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SHIAWASSEE COUNTY, Mich. — Over the past 10 years, Michigan’s law enforcement landscape has changed dramatically, with the state seeing an overall 16-percent decline in uniformed officers.
That trend is being felt even more deeply in Shiawassee County, where the loss of uniformed officers is closer to 25 percent from the number a decade ago.
Officials from across the county say rising costs — for such things as health care and retirement benefits — and reduced revenues have led them to reduce the number of officers available.
County departments looked quite a bit different in 2002 than now. The former Michigan State Police Owosso Post, which later moved to Corunna after a fire, exists now just as a detachment. About half as many troopers are assigned to the county.
In 2002, MSP’s Owosso Post included 13 troopers; today that number fluctuates from six to eight.
The Shiawassee County Sheriff’s Office has lost two uniformed positions in the last decade, from 33 to 31, both vacated by retirement and left unfilled.
However, the biggest loss in officers has been within city police departments, where some have been cut in half since 2002.
A decade ago, Corunna employed one full-time chief, four full-time officers and four part-time officers (totaling 7.5 positions). Today, there is still a full-time chief, but he has been tasked with more duties, and just two full-time officers and two part-time officers (totaling four positions).
“We may not have the response time we would like to have, especially with non-violent crimes,” City Manager Joe Sawyer said, adding that despite that, officers have done exceptional work.
“They’ve done a stellar job, been unbelievable,” he said. “We have some tremendously talented part-time officers that we wish we could hire full-time.”
In 2002, the Laingsburg Police Department had one full-time chief, two full-time officers and five part-time officers. Today, while it still employs a full-time chief, he is supplemented by four part-time officers.
The Perry Police Department went from six full-time officers, including the chief, to four full-time officers.
Along with the loss of officers has come an increase in responsibilities across the board for those department members remaining, even administration.
The Corunna Police Department, which employed a strictly administrative chief, transformed Chief Kim Williams’ position into a patrol chief.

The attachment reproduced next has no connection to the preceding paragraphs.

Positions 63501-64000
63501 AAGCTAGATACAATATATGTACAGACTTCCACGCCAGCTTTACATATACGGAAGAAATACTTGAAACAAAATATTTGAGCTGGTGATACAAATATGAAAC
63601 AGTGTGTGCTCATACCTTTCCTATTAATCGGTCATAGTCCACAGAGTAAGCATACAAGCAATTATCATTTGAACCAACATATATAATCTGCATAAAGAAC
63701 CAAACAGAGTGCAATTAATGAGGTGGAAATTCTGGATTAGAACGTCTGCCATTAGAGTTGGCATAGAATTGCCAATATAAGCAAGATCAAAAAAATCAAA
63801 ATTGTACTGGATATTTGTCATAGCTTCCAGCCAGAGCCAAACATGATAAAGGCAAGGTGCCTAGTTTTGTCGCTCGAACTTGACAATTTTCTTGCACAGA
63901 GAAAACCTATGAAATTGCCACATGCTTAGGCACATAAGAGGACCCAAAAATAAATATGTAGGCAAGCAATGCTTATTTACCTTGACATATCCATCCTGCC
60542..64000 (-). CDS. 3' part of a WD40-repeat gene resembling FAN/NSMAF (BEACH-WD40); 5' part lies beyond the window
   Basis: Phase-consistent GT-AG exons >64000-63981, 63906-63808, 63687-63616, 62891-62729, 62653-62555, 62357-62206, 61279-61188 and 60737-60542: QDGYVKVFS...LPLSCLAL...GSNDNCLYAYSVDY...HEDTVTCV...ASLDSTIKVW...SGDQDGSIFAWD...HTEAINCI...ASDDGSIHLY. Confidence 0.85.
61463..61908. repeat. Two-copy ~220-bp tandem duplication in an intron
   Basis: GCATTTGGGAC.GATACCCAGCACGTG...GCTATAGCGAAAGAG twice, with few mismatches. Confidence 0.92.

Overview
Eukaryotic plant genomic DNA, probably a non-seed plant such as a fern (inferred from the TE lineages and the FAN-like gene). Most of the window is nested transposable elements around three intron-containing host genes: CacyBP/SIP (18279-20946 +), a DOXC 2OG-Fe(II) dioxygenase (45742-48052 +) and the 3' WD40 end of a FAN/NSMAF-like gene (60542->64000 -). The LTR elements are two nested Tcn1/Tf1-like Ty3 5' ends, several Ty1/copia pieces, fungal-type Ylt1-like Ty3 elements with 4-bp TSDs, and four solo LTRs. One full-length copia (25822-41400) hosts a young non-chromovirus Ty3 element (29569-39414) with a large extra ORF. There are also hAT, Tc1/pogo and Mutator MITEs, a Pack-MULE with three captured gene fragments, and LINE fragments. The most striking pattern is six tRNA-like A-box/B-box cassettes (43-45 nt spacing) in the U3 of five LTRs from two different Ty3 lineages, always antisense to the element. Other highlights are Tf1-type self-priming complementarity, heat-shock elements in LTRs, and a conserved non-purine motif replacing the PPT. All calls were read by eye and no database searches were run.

“When we rely more on part-time officers that are not working permanently, it increases administration’s role,” Sawyer said.
In Owosso, Michael Compeau — who has retired as director of public safety but still serving in a part-time capacity — said the Owosso Police Department, which staffed 25 officers in 2002, has asked its officers to do much of the same as other departments.
“Everybody here has pitched in and understood the problem,” he said. “Everybody has taken on more duties.”
The Michigan State Police, according to Lt. Matt Bolger of the Flint Post, has lost several hundred troopers since 2001 and has gone to a completely different style of policing. The MSP now can move troopers from one county to the next to help prevent limited policing in certain areas.
“With regional policing, we changed how we adapt in the entire state,” he said. “It used to be that one post would cover one area. With a shortage in one area, we can now shift resources around and instead of just having a shortage, we can place troopers there.”
Area officials say rising costs have taken the biggest toll on law enforcement’s budgets, which haven’t drastically changed over the past decade, but are structured differently.
Health-care costs for employees has skyrocketed and paying retirees as much as $20,000 per year after retirement has put a big dent in city’s budgets as well.
“You have to make cuts in benefits made, health care and in the number of paid days off,” Sawyer explained.
That has been true of the sheriff’s office.
“Officers have not had raises in half a decade,” said Undersheriff Robert Paine. “But costs have significantly risen with cost in health care and retirement.”
There is some optimism , however.
Chesaning, for instance, hadn’t had a police department since 1994 when it contracted the city’s policing to the Saginaw County Sheriff’s Office until it re-established the department in 2006.
Police Chief Stacey Wilburn, who was hired when the department was brought back in 2006, said his unit now fluctuates between five to six officers.
And there are some signs that point to revenues for municipalities and, in turn, police departments could increase in the future. Sawyer said at this point, there is really only one way to go, and that is up. A larger tax base and increased value in properties in a municipality would mean a higher revenue stream.
“As far as our property values, I think we’ve hit rock bottom ... I hope.”